Parents are really worried about childhood vaccine safety, but the public-health community doesn't seem to get it. A new survey reveals that 54 percent of parents are concerned about the adverse effects of vaccines, and 25 percent think some vaccines cause autism in healthy children. Yet just last week, the federal government vaccine advisory board called for all Americans 6 months and older to get flu shots next fall, including the vaccine against the H1N1 flu strain. If the goal is to protect the public's health, you'd think the feds would first want to address the fact that a big chunk of parents think vaccines aren't safe.
The vast majority of parents do have their children vaccinated against childhood diseases; 88 percent of the 1,552 parents polled in the January 2009 survey just published in Pediatrics said they follow their doctor's recommendation for childhood vaccines. But 11.5 percent said they'd refused at least one vaccine for their children. Here are some more numbers:
*90 percent of parents said that getting vaccines is a good way to protect their children from disease.
*88 percent of parents said they generally follow doctors' recommendations on childhood vaccines.
*54 percent of parents said they are concerned about serious adverse effects of vaccines.
*31 percent said parents should have the right to refuse required childhood vaccines for any reason.
*25 percent said some vaccines cause autism in healthy children.
*11 percent think their children do not need vaccines for diseases that are not common anymore.
The vaccine most often refused is the new HPV vaccine against a virus that causes cervical cancer. Fifty-six percent of the parents said they had refused that shot for a child. When asked why, parents said it was because there has not been enough research on this vaccine (78 percent); that the vaccine has not been on the market long enough (75 percent); that "my children are at low risk for this disease" (59 percent); and that "the risk for adverse effects from this vaccine is too great" (59 percent). The HPV vaccine was approved in 2006, and it protects against a sexually transmitted virus, so it makes sense that parents of young girls are willing to wait a few years for more information. Contrast that with the reasons parents gave for refusing the MMR (measles, mumps, and rubella) vaccine. Parents' concerns were not with how long the MMR has been used (the three vaccines were approved in the 1960s) but rather, "I have read or heard about problems with this vaccine".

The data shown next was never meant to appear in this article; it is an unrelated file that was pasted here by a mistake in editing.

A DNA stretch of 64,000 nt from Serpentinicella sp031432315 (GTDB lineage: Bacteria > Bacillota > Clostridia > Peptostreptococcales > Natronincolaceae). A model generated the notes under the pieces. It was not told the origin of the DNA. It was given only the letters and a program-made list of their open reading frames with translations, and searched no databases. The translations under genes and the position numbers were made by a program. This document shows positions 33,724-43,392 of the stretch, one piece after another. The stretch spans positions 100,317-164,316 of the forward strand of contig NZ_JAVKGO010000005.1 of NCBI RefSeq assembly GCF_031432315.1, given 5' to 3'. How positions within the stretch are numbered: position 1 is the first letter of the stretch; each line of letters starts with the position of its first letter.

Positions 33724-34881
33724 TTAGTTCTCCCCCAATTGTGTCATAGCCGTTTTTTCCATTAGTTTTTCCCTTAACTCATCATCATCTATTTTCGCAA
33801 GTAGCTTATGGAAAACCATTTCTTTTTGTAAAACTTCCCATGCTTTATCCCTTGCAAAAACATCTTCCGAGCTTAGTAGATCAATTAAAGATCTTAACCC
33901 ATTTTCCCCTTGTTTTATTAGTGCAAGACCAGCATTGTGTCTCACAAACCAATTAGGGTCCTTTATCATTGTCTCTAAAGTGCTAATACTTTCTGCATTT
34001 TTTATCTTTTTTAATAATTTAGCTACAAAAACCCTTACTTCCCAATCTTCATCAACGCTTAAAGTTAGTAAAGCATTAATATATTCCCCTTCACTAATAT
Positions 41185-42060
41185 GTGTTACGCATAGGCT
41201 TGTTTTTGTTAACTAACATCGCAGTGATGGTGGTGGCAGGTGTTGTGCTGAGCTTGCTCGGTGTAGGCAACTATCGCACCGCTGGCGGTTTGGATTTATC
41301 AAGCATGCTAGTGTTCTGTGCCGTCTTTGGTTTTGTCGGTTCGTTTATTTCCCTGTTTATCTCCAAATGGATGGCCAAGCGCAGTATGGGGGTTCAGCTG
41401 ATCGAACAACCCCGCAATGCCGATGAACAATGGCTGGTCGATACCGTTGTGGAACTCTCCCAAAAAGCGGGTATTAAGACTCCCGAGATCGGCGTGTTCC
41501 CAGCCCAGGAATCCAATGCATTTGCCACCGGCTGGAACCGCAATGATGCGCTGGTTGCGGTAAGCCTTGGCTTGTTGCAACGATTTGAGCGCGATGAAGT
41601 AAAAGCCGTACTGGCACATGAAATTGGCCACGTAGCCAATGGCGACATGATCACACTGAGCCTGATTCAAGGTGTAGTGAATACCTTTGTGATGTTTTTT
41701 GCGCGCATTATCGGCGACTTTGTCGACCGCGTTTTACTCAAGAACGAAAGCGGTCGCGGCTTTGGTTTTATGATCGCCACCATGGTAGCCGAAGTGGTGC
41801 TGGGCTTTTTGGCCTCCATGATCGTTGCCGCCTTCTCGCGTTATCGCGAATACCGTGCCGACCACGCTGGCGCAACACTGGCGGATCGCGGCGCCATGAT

Actually, there aren't many problems with the MMR vaccine. Before it was introduced, about 450 children a year died from measles, and 20,000 were born blind, deaf, or retarded from rubella infections. The vaccine all but eliminated these diseases as childhood health risks, and serious side effects are very rare. What those parents have been hearing, of course, is the widespread coverage of the controversy surrounding a 1998 paper by British scientist Andrew Wakefield correlating MMR vaccines with autism. The paper, which surveyed 12 children, was retracted last month by the journal the Lancet for falsified data and unscientific methods. With the Wakefield study discredited, there is no evidence that vaccines cause autism. In the past decade, large, well-conducted studies have found no link between autism and the MMR or other vaccines. Still, as this new survey shows, many parents think that vaccines aren't safe. Increasingly, that means they also aren't getting their children vaccinated against diseases like measles, mumps, and rubella that can kill or maim their children.
The pediatricians and public-health officials aren't clueless; as the authors of the Pediatrics study note, "Officials must attempt to develop more effective and targeted education campaigns that focus directly on this issue if their goal is to match parents' level of concern with the available scientific evidence." But so far, those efforts don't seem to have gone much beyond one message: "Science says vaccines are safe."
That science-says message is clearly no longer working for many parents. If doctors and public-health officials want to use the power of vaccines to protect children's health, they're going to have to first figure out how to effectively respond to parents' fears.